Several mechanisms have been identified through which insulin administration may facilitate cognition, including regionally specific central nervous system (CNS) effects on glucose metabolism modulation of long­term potentiation (LTP), as well as modulation of CNS concentrations of neurotransmitters, such as norepinephrine and acetylcholine. However, peripherally administered insulin is not a viable treatment, in part due to risks associated with hypoglycemia.

Insulin and PRP can access the cerebrospinal fluid (CSF) along the olfactory neurons through the cribriform plate, or they can enter the CNS parenchyma through perivascular channels associated with the olfactory or trigeminal systems. In addition, a slower axonal transport pathway has been identified along which insulin can access the CNS several hours after intranasal administration.

A number of compounds, including insulin and insulin­-like growth factor­I, have been successfully delivered to the brain or CSF following intranasal administration. Intranasal insulin administration increases CSF insulin levels in humans about 10 minutes after the injection, with peak levels achieved in about 30 minutes. Blood glucose and insulin levels do not change after intranasal administration, demonstrating that the changes in CSF are not due to transport from the nasal cavity to the systemic circulation.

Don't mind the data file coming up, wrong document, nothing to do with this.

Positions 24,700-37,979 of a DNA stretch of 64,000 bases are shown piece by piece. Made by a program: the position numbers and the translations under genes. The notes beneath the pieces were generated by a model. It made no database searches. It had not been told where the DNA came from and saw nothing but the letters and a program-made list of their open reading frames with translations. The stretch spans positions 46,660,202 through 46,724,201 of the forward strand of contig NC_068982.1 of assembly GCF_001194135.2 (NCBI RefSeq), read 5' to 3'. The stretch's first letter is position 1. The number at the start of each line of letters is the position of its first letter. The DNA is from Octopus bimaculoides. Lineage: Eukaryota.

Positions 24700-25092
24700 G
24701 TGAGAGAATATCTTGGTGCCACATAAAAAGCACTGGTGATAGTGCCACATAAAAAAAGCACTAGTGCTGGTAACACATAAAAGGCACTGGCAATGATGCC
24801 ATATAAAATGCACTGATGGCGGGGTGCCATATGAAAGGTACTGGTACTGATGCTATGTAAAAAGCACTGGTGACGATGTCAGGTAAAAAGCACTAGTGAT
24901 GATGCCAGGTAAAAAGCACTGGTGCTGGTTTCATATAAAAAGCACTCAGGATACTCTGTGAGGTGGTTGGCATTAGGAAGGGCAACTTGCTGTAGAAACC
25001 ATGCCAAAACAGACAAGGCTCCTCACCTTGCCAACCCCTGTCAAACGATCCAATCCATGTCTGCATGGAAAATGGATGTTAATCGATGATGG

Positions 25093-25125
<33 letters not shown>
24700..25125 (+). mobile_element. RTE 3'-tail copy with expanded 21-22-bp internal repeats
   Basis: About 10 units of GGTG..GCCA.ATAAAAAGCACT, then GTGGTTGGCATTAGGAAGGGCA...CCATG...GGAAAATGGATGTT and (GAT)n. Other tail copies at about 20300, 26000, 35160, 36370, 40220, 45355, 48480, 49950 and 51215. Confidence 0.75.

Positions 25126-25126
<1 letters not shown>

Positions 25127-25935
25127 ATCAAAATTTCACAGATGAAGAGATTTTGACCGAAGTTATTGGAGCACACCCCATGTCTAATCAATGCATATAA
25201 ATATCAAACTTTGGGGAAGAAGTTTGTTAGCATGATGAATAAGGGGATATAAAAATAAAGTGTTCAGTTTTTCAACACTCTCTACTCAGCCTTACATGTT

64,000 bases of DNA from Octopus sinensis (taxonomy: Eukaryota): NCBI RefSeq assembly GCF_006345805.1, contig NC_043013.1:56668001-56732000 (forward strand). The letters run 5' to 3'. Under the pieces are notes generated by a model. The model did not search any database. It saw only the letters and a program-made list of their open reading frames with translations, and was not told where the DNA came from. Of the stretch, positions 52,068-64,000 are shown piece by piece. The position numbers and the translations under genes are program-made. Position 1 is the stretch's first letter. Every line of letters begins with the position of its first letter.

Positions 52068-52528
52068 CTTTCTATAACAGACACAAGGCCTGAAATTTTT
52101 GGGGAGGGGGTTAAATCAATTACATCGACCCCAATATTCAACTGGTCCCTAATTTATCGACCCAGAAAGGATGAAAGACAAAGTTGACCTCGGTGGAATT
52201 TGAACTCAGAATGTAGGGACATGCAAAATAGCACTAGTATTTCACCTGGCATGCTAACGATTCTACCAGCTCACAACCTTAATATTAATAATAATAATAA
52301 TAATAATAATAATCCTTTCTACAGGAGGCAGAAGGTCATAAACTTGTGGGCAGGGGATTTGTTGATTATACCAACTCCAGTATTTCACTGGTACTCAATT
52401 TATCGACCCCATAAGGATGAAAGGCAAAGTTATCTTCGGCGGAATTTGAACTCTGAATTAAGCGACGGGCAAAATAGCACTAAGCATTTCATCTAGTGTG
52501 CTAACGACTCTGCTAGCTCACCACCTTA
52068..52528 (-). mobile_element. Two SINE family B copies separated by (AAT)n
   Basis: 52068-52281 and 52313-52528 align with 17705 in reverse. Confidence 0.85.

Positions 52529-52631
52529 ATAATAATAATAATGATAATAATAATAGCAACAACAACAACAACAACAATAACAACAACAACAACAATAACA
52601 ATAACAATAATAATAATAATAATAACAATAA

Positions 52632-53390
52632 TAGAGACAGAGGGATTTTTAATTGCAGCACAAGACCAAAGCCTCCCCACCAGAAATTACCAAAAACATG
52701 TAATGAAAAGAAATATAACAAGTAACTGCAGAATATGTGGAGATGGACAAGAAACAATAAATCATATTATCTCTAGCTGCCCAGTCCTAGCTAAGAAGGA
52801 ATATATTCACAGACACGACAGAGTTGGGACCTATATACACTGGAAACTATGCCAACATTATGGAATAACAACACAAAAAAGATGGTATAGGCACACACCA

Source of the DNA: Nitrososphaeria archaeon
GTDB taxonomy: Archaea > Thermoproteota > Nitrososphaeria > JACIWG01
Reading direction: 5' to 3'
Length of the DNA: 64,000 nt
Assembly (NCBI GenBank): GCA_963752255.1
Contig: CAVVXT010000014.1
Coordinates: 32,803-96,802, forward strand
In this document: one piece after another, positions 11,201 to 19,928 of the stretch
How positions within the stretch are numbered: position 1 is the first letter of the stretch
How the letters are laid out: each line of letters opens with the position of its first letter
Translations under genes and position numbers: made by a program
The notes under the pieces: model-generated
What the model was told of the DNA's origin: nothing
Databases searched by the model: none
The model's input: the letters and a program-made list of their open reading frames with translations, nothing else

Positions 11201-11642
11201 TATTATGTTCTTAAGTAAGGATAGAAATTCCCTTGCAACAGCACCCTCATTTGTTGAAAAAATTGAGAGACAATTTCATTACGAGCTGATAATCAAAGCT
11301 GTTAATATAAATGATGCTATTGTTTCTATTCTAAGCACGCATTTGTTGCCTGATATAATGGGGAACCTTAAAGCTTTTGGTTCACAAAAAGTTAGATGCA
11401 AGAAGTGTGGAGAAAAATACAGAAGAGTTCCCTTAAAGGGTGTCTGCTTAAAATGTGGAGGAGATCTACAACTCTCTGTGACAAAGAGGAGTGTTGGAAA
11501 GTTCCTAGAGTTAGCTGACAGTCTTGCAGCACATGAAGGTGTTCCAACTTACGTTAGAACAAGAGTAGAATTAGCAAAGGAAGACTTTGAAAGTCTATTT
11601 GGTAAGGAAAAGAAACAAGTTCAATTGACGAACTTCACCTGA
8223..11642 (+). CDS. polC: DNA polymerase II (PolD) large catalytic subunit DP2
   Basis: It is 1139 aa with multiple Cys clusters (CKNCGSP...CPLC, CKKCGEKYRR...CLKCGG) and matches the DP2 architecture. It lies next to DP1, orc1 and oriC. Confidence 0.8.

Intranasal insulin administration has facilitated verbal memory in adults with AD and mild cognitive impairment who were not APOE­ε4 carriers. For memory-­impaired ε4− adults, 10, 20, and 40 IU of insulin has improved declarative memory. The cognitive dose-­response curves for this group has shown that memory facilitation generally peaks at the 20 IU dose.*

*Results may vary: no guarantee of specific results

How Do Growth Factors in PRP Aid Healing?

PDGF (Platelet-Derived Growth Factor):

  • Macrophage activation and angiogenesis
  • Fibroblast chemotaxis and proliferative activity
  • Enhances collagen synthesis
  • Enhances the proliferation of bone cells

IGF­1 (Insulin-Like Growth Factor-­I):

  • Chemotactic for myoblast and fibroblasts and stimulates protein synthesis
  • Mediator in growth ad repair of skeletal muscle
  • Enhances bone formation by proliferation and differentiation of osteoblasts

TGF­p (Transforming Growth Factor­β):

  • Enhances the proliferative activity of fibroblasts
  • Stimulates biosynthesis of type I collagen and fibronectin
  • Induces deposition of bone matrix
  • Inhibits osteoclast formation and bone resorption
  • Regulation in balance between fibrosis and myocyte regeneration

PDEGF (Platelet-Derived Endothelial Growth Factor):

  • Promotes wound healing by stimulating the proliferation of keratinocytes and dermal fibroblasts

PDAF (Platelet-Derived Angiogenic Factor)

  • Induces vascularization by stimulating vascular endothelial cells

EGF (Endothelial Growth Factor):

  • Cellular proliferation
  • Differentiation of epithelial cells

VEGF (Vascular Endothelial Growth Factor)

  • Angiogenesis
  • Migration and mitosis of endothelial cells
  • Creation of blood vessel lumen
  • Creation of fenestrations
  • Chemotactic for macrophages and granulocytes
  • Vasodilation (indirectly by release of nitrous oxide)

HGF (Hepatocyte Growth Factor):

  • Stimulates of hepatocyte proliferation and liver tissue regeneration
  • Angiogenesis
  • Mitogen for endothelial cells
  • Antifibrotic